The Communicable Disease Exclusion
You may have noticed a new exclusion form on your recent insurance policy renewal. Several insurance carriers are implementing or strongly considering applying communicable disease exclusions on general liability policies in response to the pandemic crisis. Although some policies already contained some communicable disease-related exclusionary wording, it was more prevalent with excess and surplus carriers (carriers not regulated by the state), but not anymore.
In the absence of a communicable disease exclusion, there is a question of whether the current commercial general liability form would cover a communicable disease-related claim. Would a claim of this nature qualify as an “occurrence” under the existing form definition? Can an insured be held legally liable for disease transmission per the conditions of the policy? How can one identify that a virus was contracted at a specific time, date, and place on an insured’s premises?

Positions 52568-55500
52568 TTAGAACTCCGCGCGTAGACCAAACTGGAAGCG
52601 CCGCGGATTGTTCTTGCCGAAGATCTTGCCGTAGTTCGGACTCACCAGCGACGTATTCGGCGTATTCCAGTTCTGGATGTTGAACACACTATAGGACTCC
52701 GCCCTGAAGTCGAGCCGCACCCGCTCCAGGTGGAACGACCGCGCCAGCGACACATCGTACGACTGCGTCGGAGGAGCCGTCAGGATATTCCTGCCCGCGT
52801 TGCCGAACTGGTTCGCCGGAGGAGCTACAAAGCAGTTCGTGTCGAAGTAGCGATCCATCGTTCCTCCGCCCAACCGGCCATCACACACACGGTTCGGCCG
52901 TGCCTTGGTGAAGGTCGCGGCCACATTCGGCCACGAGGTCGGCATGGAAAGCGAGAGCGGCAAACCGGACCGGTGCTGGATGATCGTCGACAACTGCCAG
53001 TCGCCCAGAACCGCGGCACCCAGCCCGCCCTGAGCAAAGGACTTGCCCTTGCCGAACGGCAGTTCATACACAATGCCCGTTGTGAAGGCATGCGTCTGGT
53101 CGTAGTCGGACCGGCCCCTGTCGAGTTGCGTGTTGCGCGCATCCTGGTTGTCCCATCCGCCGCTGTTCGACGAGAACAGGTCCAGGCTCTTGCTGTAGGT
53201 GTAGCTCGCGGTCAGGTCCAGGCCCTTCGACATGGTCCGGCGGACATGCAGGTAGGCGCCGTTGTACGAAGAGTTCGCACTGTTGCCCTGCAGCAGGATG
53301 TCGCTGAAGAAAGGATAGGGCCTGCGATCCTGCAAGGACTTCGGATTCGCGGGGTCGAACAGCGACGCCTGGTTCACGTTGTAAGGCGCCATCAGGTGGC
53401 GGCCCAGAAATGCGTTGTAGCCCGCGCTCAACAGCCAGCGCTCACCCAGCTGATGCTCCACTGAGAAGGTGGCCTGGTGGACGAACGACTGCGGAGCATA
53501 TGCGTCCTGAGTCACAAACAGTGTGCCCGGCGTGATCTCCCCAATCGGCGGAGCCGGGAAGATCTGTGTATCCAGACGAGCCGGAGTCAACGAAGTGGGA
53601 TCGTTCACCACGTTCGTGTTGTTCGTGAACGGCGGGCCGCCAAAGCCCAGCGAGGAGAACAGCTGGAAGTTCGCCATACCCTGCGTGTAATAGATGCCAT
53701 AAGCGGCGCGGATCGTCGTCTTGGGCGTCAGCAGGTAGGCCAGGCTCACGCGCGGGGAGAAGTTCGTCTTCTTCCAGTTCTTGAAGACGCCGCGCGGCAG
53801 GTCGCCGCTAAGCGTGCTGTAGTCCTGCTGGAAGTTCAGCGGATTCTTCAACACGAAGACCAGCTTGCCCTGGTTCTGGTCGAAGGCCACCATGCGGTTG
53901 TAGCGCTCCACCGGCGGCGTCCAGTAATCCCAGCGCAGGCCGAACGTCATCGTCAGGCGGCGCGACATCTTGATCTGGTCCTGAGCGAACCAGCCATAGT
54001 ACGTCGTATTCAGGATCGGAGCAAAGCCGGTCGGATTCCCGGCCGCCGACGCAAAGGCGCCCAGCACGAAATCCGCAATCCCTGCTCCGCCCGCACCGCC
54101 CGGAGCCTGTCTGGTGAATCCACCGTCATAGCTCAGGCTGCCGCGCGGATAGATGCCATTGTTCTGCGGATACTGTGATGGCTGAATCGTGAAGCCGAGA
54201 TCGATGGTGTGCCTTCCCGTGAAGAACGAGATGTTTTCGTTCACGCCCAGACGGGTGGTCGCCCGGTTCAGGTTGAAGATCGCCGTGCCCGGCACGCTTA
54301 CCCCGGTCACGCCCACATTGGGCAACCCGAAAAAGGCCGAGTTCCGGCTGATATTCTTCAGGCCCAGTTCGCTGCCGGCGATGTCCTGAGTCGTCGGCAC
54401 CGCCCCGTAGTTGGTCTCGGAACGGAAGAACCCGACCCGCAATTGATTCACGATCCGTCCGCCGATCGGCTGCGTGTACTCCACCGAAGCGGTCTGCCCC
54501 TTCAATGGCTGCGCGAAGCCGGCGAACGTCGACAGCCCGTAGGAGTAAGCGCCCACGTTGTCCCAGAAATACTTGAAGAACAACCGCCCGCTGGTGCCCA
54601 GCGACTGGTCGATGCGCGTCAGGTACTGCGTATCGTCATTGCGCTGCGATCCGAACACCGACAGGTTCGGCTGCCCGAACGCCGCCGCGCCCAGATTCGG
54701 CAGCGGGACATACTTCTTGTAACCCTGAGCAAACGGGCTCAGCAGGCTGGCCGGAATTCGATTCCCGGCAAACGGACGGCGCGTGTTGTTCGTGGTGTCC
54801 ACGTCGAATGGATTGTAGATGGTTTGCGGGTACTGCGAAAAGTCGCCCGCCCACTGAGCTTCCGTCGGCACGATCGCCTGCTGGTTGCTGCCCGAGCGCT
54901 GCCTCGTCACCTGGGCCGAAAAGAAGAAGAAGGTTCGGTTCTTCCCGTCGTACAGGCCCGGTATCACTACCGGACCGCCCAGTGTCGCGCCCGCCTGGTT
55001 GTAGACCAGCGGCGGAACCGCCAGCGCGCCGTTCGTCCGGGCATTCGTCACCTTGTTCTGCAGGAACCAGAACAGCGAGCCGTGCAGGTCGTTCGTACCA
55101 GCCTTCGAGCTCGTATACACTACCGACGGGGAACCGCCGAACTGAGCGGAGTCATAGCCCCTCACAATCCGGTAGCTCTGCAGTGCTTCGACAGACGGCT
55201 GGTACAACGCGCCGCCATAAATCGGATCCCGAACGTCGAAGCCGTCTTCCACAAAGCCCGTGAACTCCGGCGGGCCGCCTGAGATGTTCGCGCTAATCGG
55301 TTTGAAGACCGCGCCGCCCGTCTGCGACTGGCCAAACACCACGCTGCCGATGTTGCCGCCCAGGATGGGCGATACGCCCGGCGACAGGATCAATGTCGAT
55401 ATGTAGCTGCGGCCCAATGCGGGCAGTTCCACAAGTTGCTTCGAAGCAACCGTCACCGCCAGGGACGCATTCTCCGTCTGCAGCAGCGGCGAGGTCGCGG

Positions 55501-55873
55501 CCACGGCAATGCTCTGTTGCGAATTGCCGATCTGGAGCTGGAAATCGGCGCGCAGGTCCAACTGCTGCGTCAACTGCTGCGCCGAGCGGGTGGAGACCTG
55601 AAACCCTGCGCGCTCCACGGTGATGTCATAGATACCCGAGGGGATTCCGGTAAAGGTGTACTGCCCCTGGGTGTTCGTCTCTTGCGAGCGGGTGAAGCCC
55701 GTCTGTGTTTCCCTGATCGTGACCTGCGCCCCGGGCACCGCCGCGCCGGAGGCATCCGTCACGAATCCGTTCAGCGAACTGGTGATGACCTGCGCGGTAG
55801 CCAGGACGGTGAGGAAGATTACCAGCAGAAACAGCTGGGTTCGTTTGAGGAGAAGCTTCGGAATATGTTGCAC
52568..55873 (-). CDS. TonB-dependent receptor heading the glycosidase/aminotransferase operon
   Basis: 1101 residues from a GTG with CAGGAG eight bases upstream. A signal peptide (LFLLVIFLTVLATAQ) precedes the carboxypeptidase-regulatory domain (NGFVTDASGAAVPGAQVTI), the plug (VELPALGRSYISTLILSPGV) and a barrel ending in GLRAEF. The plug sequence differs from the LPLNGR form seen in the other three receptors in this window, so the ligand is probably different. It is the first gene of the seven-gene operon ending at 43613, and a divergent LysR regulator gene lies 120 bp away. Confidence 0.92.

Many believe that an overt exclusion clearly relieves the insurance carrier from coverage, for either actual or alleged transmission. Ultimately, many believe that the exclusion shields the carrier’s duty to defend and incur defense expenses associated with communicable disease claims. With so many uncertainties surrounding COVID-19 insurance coverage, one thing is clear: the prevalence of the communicable disease exclusion will increase into 2021 in response to the pandemic.
Form CG2132 (05/09), communicable disease exclusion is an overt removal of general liability coverage for the transmission of communicable disease. Originally the exclusion was created by ISO (Insurance Services Organization) in response to diseases such as the avian flu, SARS, and those caused by rotaviruses. Although the exclusion does not explicitly name any viruses, it suggests that COVID-19 would fall under the umbrella of communicable disease.
Please consult your agent at Professional Underwriters to discuss the impact and concerns further.